11/9/16 Interview with Qstream
Let’s Get Real.
In this series, we interview sales tool providers and get real about the problems they’re solving and why you should care (or not).
This week I interview Duncan Lennox, CEO of Qstream.
Nancy: I ask guests to answer the first question using what I call the “You know how…” format. Tell us, what does your solution do?
Duncan: You know how a majority of sales organizations don’t provide adequate coaching for their sales teams? In fact, one recent study showed that a whopping 77% of firms don’t provide sufficient coaching. The problem stems from the fact that sales managers often lack the time, and sometimes the skills, to effectively coach reps. Not surprising when you consider that the salesperson to sales manager ratio is roughly 6:1, and many sales managers tend to be top salespeople who were promoted to the rank of manager without the experience or skills to successfully coach reps.
Top sales reps recognize the value of coaching, so it’s time for sales leadership to properly support it. In fact, a 2016 Sales Talent Survey by SiriusDecisions showed that 70% of high performing sales reps see good coaching as the most significant contributor to their success, but only 6% of sales managers indicated they were completely able and ready to coach and mentor new hires.
Companies spend a lot of time and money building their sales funnel, yet they’re often surprised when they don’t see the results they expected. That’s because turning a prospect into a customer requires salespeople who can add value beyond presentations and product facts. They need to be capable of having conversations about challenges that buyers actually have – in markets that are constantly changing. And that’s where effective coaching can really move the dial, by addressing what’s human about selling – salespeople.
Nancy: That sounds like a problem worth solving (and a worthy solution). But let’s get real, sales and marketing organizations have a lot of challenges and they have to make choices about which to solve first. Why shouldn’t they continue with things the way they are if they’re getting by? What are the ramifications of not solving the problems you outlined?
Duncan: Given that the ultimate goal of sales organizations is to drive revenue, and coaching programs optimized for quality and quantity can help grow revenue up to 16.7% faster, this is a problem worth prioritizing.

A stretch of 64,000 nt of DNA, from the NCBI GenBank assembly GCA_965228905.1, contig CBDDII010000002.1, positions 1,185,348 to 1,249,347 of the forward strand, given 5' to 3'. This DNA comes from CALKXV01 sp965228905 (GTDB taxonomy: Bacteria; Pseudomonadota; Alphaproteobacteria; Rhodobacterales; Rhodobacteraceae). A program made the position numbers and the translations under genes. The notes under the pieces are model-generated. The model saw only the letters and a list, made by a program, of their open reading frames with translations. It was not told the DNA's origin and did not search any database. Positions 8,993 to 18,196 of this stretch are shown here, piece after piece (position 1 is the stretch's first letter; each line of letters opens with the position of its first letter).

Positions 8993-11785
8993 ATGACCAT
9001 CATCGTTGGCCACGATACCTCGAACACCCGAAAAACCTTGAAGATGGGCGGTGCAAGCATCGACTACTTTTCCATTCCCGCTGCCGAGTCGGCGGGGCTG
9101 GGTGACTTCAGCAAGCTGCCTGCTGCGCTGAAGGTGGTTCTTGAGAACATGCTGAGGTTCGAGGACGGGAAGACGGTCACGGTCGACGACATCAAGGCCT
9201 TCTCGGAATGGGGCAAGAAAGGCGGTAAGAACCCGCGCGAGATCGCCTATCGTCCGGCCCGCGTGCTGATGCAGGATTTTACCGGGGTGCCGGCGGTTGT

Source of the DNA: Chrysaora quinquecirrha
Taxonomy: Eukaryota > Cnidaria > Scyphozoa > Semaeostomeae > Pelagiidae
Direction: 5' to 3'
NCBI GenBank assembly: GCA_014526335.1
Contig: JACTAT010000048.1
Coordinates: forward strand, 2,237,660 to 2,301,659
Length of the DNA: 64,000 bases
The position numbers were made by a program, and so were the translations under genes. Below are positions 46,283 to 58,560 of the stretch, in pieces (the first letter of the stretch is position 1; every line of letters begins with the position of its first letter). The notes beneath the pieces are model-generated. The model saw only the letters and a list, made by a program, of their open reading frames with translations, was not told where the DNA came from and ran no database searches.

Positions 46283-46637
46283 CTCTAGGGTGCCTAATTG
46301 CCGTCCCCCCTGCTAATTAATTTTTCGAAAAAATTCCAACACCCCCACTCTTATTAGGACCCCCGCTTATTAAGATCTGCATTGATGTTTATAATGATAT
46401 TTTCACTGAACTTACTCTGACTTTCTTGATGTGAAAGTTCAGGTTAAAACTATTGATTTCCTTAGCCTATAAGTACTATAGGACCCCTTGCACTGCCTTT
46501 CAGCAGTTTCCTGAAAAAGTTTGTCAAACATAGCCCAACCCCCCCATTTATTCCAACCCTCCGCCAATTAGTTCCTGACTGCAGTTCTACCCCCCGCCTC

There’s also significant impact beyond revenue generation. Sales reps, particularly Millennials, who don’t experience on-the-job coaching and career development may leave a company sooner than those who do, leading to higher turnover. Firms that invest in sales team reinforcement strategies can improve quota attainment and increase retention, while also reducing turnover. With the cost of finding, replacing and training a rep estimated to be well north of $100,000, that’s a hefty price to pay for failing to retain a rep.
Nancy: What types of questions should sales leaders ask to decide whether solving this problem should be a high priority?
Duncan: Sales leaders should ask themselves this, “If I can ensure my sales teams adequately identify and address coaching opportunities at scale, potentially increasing average annual quota attainment by up to 20%, how much quicker can we reach our revenue goals?”
The issue sales leaders struggle with is how to make their managers better coaches – at scale. Good sales coaching is about listening and demonstrating what good looks like – not simply telling reps what to do. It’s important to evaluate what each sales rep is prepared to bring to every customer interaction throughout the entire sales process. After all, real sales skills go beyond metrics like number of calls completed or number of deals closed. With technology platform advances that combine science and data, these skills can and should be measured and managed proactively.
In one study by Sales Management Association, managers ranked coaching higher than lead generation, compensation, and sales methodology based on impact to sales effectiveness. That’s because at the end of the day, coaching directly affects sales effectiveness, which, in turn, directly drives revenue for the business.
Nancy: This question is your choice. What do you want to answer that I didn’t ask?
Duncan: I’d want you to ask, “what’s the key to effectively coaching sales reps to drive deals, without adding more demands on existing workload and without relying on hunches?”
And the answer would be: data. Given that most sales managers don’t have the skills, experience or time to coach effectively, it’s important to provide them with the insights they need to deliver good coaching and not just a checklist of things they should probably do when they get around to it. Then measure the effectiveness of that coaching. The benefit of this approach is that it engages time-constrained sales managers in the process of coaching, and provides the data they need to make coaching tasks both accountable and actionable.
Using a data-driven sales acceleration platform with CRM-integration can help sales managers quickly target and prioritize 1:1 coaching plans and identify team-wide gaps in required knowledge or behaviors, while sales leaders can see where their teams stand in terms of coaching actions and overall effectiveness. Using real-time data-driven coaching that addresses the “human” side of sales acceleration (the skills and capabilities of salespeople), and not just process metrics, can prepare sales teams for interactions that win customers.
Nancy: What should people do next?